Not much is known about what causes autism spectrum disorders (ASDs), a group of developmental
While they can't be cured, there are some
treatments that may help manage the disorders. Early intervention is
encouraged to obtain the best outcomes with a child’s development,
and include behavioral therapy to teach a child how to talk, walk and
socialize with others. Dietary methods
may be employed, which involve avoiding certain foods that may cause
allergies. Medication may help mange some of the symptoms like high
levels, tantrums, aggression and depression.
But, doctors are
still searching for more ways to treat those with autism. One new trial that
has shown some early success uses whipworms (Trichuris suis), a parasitic intestinal worm.
Doctors at Montefiore
Medical Center in New York City gave 10 high-functioning adults with autism
whipworm eggs for 12 weeks. In total, they ate about 2,500 eggs every 2 weeks. They also spent 12 weeks taking
The doctors found their patients were less likely to engage in
repetitive behaviors and found it easier to adjust to their surroundings when on the worm egg regimen.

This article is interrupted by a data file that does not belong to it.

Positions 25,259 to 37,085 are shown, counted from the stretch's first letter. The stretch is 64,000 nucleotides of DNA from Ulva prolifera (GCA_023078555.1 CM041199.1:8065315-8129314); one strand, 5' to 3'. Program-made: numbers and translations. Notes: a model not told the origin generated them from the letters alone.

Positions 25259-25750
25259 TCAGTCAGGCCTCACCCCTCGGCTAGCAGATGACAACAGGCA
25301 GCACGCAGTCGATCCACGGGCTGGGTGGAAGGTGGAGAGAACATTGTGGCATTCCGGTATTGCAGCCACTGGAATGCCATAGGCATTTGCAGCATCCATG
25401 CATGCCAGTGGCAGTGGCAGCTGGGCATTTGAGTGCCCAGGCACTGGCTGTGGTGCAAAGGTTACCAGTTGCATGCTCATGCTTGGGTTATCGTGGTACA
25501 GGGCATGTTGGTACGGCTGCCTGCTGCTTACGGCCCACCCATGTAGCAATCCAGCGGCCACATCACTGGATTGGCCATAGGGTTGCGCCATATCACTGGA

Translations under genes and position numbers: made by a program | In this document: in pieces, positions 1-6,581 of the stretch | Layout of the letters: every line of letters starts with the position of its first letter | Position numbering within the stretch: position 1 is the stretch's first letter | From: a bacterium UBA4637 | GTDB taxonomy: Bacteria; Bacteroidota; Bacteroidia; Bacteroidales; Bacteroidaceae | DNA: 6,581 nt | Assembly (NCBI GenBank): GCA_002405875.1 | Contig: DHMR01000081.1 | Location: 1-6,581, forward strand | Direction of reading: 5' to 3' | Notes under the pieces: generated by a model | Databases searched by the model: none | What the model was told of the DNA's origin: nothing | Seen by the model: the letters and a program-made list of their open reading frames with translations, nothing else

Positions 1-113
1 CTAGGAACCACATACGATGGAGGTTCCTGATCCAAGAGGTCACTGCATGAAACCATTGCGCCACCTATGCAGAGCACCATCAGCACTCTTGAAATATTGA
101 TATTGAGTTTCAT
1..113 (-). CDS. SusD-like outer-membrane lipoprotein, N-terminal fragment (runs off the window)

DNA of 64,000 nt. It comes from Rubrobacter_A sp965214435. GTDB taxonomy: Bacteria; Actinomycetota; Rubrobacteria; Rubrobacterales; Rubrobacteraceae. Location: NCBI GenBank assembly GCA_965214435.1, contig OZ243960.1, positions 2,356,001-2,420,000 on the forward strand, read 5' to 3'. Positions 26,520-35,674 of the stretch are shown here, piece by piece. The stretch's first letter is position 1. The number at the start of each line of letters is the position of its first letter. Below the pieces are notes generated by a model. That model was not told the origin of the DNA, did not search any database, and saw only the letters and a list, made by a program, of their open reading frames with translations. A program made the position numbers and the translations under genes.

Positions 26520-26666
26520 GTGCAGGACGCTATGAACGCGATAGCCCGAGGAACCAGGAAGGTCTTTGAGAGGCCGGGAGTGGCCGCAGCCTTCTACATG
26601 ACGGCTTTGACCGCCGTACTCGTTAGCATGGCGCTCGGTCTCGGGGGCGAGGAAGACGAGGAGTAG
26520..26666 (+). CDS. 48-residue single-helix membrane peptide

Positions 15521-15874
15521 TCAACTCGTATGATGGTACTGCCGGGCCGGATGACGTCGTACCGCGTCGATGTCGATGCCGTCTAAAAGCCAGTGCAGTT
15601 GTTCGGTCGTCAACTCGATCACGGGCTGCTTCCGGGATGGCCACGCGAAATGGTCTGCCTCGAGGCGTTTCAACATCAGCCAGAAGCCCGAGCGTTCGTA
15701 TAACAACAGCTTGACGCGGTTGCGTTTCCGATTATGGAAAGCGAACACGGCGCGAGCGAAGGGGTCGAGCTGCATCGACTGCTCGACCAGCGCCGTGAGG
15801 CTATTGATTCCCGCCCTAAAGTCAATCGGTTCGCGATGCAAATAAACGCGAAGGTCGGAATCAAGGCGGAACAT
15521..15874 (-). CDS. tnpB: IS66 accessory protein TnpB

"We found these individuals had less discomfort
associated with a deviation in their expectations," Dr. Eric Hollander,
director of the Autism and Obsessive Compulsive Spectrum Program at Montefiore
Medical Center, told HealthDay. "They were less likely to have a temper
tantrum or act out."
The researchers believe the worms help based on the theory that autism may be
an autoimmune disease. That theory suggests some of these disorders happen
because a person doesn’t have enough microbes or parasites earlier in their
life. The worms may help the body build an immune response.
have been deemed safe for human consumption, Hollander noted. The gut naturally
gets rid of the whipworms every two weeks.
"The whipworm doesn't reproduce in the gut, and it
doesn't penetrate the intestines, so it doesn't cause illness in humans,"
I found this story at CBSNews.com